By On the occasion of our 20th anniversary
By Gustavo Arellano
By R. Scott Moxley
By Alfonso Delgado
By Courtney Hamilton
By Joel Beers
By Peter Maguire
By Charles Lam
I'm sure you're thinking what I'm thinking: Damn! What a close call!
On Aug. 25, two of your cops shot Ashley MacDonald, a suicidal teenager armed with a four-inch knife, during an early-morning confrontation at Huntington Beach's Sun View Park. The public went nuts and demanded justice. The sheriff's department investigated, but not before it announced that your men had no choice but to kill the girl. Then the case went to the Orange County district attorney's office for possible prosecution.
I'm guessing you must have been pretty worried. After all, confronted by a waifish Goth chick with a small blade, your officers didn't reach for their pepper spray or riot batons. They chose instead to fire 15 bullets into the girl because, they said, they feared for their lives.
Fifteen bullets. That's the same number of rounds that ended the life of Oscar Gallegos, the 250-pound gang member and illegal immigrant who shot two cops in Long Beach before being cornered in a Santa Ana strip mall on Dec. 28. Unlike MacDonald, Gallegos was armed with a Glock with a laser sight; he'd told relatives he'd never be taken alive. He also fired several rounds at police—and kept shooting even after he was wounded.
Did I mention Gallegos weighed 250 pounds and wasn't a teenage girl with a four-inch knife?
It bears repeating.
Anyhow, I'm guessing you must have been pretty darn relieved when the DA's office ruled Jan. 18 that the MacDonald shooting was a "justifiable homicide." But I bet you don't realize you never had anything to fear. According to the DA's office, it wasn't even close to being a wrongful shooting. Get this: your two cops could have shot MacDonald 100 times and they still would have gotten away with it. In fact, your entire department could have lined up in a massive firing squad and expended all the ammunition in your armory, and Tony Rackauckas still would have signed off on it.
Don't believe me? Just ask David Brent, who investigated the shooting for the DA's office.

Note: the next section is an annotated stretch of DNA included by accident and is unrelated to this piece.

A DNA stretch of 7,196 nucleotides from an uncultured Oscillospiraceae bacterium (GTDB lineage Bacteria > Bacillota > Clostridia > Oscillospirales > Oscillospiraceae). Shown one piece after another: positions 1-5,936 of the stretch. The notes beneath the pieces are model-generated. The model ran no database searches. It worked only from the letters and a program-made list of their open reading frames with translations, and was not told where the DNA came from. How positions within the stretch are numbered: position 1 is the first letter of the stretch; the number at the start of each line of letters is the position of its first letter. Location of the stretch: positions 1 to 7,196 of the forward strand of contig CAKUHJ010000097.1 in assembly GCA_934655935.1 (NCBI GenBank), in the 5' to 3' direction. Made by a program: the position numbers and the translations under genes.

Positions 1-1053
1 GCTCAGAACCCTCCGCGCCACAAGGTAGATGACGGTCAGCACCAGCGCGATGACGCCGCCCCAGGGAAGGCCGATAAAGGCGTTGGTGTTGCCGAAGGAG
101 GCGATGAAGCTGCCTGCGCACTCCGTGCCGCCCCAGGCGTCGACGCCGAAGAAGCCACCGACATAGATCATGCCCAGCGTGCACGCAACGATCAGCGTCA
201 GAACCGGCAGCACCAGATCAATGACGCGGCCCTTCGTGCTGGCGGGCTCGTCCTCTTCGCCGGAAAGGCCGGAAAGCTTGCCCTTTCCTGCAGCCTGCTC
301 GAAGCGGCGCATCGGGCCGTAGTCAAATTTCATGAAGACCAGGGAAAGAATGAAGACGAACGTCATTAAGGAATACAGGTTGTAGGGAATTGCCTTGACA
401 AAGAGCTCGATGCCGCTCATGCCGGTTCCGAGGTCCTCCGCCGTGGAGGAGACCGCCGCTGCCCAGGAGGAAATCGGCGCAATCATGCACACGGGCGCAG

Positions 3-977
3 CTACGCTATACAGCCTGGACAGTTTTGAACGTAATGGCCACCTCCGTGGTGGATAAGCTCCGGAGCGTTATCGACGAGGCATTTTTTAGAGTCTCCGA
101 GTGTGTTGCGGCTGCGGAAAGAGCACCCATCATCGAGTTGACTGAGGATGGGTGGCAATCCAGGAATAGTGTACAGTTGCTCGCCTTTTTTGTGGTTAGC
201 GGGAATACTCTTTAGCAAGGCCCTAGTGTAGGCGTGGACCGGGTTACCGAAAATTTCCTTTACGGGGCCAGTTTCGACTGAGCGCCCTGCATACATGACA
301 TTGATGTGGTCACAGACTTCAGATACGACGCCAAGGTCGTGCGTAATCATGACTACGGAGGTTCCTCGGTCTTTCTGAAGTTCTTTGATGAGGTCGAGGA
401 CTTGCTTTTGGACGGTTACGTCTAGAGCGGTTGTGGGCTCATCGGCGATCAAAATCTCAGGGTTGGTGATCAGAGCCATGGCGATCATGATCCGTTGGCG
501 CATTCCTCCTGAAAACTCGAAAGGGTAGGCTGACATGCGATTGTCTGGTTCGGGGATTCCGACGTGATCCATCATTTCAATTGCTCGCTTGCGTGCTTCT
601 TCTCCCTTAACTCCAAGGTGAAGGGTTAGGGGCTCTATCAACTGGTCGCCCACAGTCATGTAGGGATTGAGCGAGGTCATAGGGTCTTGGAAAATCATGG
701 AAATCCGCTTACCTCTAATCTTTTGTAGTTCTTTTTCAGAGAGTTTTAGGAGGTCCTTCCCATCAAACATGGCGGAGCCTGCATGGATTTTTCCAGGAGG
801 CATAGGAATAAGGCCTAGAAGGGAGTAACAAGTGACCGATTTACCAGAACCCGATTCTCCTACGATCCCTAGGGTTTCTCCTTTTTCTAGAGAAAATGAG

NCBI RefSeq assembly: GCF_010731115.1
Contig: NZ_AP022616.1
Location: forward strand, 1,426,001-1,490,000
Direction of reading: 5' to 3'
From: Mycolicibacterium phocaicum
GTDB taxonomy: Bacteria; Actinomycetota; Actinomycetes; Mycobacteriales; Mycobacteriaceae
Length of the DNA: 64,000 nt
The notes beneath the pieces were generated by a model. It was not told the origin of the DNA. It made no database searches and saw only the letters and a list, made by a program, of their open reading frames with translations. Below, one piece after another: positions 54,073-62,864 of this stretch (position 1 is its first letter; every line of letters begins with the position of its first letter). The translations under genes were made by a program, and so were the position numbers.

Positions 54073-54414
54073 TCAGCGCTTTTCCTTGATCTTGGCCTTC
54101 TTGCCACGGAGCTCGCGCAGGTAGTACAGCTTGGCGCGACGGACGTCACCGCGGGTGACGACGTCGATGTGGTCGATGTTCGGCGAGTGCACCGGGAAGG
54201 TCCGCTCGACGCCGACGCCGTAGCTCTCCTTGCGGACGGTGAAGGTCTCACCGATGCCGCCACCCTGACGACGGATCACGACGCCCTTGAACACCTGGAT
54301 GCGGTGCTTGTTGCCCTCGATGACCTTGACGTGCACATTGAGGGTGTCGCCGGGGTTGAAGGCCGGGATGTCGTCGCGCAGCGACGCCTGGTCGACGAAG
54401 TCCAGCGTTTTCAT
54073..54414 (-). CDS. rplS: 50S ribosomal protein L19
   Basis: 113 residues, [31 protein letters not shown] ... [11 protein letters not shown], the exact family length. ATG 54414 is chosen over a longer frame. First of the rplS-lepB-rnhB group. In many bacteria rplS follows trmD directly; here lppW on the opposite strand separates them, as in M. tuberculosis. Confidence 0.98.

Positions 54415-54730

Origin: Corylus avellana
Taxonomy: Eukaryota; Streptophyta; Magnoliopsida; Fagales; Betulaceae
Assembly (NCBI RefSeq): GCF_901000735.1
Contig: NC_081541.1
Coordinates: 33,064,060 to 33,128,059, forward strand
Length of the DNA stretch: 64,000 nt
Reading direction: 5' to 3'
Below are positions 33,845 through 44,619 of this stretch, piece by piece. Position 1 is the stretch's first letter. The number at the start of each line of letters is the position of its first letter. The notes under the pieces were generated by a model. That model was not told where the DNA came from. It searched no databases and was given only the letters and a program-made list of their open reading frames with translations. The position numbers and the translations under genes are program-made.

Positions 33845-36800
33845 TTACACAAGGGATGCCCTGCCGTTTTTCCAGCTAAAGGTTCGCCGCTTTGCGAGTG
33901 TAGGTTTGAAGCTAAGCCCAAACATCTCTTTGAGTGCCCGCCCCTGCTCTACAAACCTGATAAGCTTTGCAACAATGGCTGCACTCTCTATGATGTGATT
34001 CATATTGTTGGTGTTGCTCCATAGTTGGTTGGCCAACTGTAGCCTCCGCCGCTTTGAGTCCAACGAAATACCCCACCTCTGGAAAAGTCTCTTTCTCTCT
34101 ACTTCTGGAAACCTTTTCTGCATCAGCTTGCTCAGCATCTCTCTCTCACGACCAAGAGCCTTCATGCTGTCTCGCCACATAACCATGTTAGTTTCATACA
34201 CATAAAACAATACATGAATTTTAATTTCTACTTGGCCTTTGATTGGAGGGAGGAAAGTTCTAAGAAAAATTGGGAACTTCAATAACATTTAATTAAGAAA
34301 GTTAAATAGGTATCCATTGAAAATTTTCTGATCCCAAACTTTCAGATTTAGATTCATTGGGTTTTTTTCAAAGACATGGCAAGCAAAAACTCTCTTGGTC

"The fact that 15 shots were fired really seems to bother people," he told me. "But either you need deadly force or not. [Cops] are not trained to shoot to wound, to shoot a gun out of somebody's hand. . . . We're not going to make a determination that two bullets is enough. Even if once they are on the ground, if they unload 100 shots, it's sad and disturbing, but in terms of what I do, it doesn't change it."
Brent added that your officers deserve praise for waiting as long as they did before blasting MacDonald into the hereafter. Apparently, statewide police shooting guidelines say a cop can legitimately shoot a person with a knife if the perp is standing within 21 feet of the officers and refuses to drop the weapon; your cops let MacDonald get within six to eight feet of them before they started shooting. One of them was backed up against a six-foot-high chain-link fence. "He didn't have a lot of choice on where he could back up," Brent said. "When she got within a few feet, he fired at her and another officer joined in and ultimately killed her."
So what's the lesson for you in all this? For reasons that nobody seems to know but which everyone suspects have something to do with professional courtesy, yours is the only department in the county whose officer-involved shootings are automatically investigated by the sheriff's department instead of those suits at the DA's office. It's been that way for far too long and the DA's office has certainly earned your trust. I'm sure you now agree that it's high time for you to end this policy. You have nothing to fear from the DA's office. The DA has never filed charges against an Orange County cop for pulling the trigger in the line of duty, and their stunning refusal to do so in the case of Ashley MacDonald suggests they never will.
Fire at will!